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webbch
08-28-2005, 02:12 AM
Recently, I've been installing running boards on my truck that involves drilling some holes for mounting brackets and such. Obviously, working in cramped quarters makes it quite difficult to drill an even reasonably straight hole due to clearance issues with my Dewalt drill.

I was wondering what you folks prefer. Not something I do everyday, but the capability definitely comes in handy from time to time. Anbody use a right angle drilling attachment like
http://www.harborfreight.com/cpi/ctaf/Displayitem.taf?itemnumber=34211
If so, did it work well? Or are you better off buying a right angle drill (or one those "close-quarter" drills) Recommendations would be great. Do you sacrifice motor power (due to smaller size) for accessibility? Thanks.

Chad

darryl
08-28-2005, 03:13 AM
Well, if you hooked three of those together, you could drill a hole in the drill. http://bbs.homeshopmachinist.net//smile.gif

I prefer to use a right angle drill instead, myself. I would still use the side handle. It helps to control bit breakage. I don't like the one at work because it doesn't have variable speed, or a clutch. It does have a much lower profile that that right angle attachment, but even then I wish it was less still. I suppose, though, it boils down to how much use you gonna get out of it, and will it fit to actually do the job.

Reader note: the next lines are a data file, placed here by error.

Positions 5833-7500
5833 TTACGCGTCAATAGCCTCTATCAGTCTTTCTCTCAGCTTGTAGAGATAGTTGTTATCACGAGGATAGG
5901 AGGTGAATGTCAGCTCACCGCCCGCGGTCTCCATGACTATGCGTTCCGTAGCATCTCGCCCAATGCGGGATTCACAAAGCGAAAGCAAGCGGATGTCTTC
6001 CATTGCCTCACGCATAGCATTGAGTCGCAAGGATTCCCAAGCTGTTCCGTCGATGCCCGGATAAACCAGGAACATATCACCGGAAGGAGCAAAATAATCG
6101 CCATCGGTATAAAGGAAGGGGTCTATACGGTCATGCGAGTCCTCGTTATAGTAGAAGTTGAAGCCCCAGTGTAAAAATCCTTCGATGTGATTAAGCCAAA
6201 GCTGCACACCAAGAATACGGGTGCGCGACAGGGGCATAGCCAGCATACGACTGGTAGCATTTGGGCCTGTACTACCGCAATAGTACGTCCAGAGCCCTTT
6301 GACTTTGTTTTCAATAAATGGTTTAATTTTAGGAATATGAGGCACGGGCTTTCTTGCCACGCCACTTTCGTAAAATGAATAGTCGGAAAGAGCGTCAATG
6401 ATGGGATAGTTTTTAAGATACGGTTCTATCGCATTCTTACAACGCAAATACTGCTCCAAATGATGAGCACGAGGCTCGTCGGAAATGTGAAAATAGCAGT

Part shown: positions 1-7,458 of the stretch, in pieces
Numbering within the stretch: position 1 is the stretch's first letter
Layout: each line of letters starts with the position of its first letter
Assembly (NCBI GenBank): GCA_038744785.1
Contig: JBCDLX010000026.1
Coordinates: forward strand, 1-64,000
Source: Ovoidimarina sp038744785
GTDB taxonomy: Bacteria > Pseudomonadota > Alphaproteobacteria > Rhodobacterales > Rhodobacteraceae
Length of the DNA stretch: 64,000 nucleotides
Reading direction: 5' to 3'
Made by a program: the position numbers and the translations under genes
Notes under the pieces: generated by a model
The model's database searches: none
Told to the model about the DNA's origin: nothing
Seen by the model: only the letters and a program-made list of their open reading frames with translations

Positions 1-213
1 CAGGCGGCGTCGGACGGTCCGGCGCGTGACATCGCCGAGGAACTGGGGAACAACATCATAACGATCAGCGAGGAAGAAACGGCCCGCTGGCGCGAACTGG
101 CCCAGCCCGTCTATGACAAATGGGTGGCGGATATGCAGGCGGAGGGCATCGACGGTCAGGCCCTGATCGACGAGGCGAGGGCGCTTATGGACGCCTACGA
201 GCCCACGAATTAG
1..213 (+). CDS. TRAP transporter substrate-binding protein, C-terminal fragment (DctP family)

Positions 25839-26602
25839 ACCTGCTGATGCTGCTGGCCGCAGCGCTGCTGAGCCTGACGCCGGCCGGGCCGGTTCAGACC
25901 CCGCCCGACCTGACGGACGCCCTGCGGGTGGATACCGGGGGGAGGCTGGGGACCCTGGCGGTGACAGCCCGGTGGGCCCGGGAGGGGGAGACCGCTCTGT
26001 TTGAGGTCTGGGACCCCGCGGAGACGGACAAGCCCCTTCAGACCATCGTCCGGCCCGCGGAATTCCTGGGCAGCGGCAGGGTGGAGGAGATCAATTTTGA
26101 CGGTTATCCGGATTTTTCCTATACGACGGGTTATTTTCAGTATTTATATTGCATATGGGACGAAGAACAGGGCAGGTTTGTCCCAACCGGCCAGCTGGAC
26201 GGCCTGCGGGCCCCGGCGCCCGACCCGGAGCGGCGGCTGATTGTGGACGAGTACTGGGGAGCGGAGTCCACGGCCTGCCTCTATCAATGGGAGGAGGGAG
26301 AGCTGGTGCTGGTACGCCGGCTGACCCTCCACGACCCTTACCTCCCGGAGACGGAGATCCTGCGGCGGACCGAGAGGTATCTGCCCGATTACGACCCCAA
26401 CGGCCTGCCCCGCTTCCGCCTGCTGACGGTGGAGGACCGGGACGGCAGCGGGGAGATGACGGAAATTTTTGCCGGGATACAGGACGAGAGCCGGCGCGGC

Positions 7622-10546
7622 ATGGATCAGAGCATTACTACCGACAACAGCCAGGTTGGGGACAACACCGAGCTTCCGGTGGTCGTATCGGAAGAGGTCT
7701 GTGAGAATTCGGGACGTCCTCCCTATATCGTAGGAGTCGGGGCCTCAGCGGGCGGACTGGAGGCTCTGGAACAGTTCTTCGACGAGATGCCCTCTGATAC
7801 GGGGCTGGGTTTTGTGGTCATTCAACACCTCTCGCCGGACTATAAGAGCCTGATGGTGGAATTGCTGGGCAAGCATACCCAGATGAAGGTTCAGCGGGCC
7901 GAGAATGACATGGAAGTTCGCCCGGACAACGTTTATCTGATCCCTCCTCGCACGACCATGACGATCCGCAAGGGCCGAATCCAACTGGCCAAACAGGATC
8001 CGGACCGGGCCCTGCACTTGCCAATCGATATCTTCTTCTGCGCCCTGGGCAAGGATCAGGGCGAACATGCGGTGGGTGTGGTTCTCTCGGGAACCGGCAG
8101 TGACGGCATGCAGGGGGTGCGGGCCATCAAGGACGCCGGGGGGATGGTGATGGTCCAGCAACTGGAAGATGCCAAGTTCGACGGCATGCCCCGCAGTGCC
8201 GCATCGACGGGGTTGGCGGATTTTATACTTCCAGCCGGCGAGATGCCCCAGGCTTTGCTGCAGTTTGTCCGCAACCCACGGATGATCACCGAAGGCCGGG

Peter S
08-28-2005, 04:45 AM
I tried a 'Wolf' right angle drill about 25 years ago, I was surprised how little force you can exert while drilling. I have never wanted one since. So the one in HF ad, having a handle, might be better in this regard, although it's not very low profile.

One of my brothers needed a low profile drill in a hurry, so he modified a small drill chuck to fit on the threads of a small angle grinder. He got the (small) hole drilled, the chuck didn't explode, not sure if I can recommend this however...

GRH
08-28-2005, 08:47 AM
I bought one of those at either "Lowes or
Home Depot". I have used it about 6 times,
due to the problem of having to push sideways
I start with a smaller (1/8) drill and gradually work up to size needed. Max. drill
I have usrd is a 1/2" with a 1/4" shank.
Glad I own it for those rare jobs, I think
for $20.00 you can't go wrong. I was using mine in a 3/8" variable speed drill. Again you have to take it easy but for me it was easier to justify the cost for as little use
it gets.
Glad I have it.

Graeme

Flatline's Up!
08-28-2005, 09:26 AM
The one in the link is plastic.

I've got a HF one that is all metal and has worked pretty well for the rare times that I've needed it.

Keep in mind that it takes two hands to drill with one of these. One to hold the Rt.Angle and one to work the drill motor, so
the space saving ability may be negated some.

Rustybolt
08-28-2005, 10:01 AM
I went and bought a dedicated cordless Mikita 9,6volt right angle drill. Those attachments never seem to work out for me.
I;ve drilled 3/8 through half in ch thick steel. You only get about 1/2 dozen holes but it can reach in there.

C9
08-28-2005, 10:12 AM
I got lucky when a friend gave me an aircraft air drill.
The one that takes the special drills with female hex end.
Some of those short drills allow it to get into some tight spaces.
1/4" is about the limit for it, at least with the drills I have.

I bought a right angle 3/8" air drill with chuck.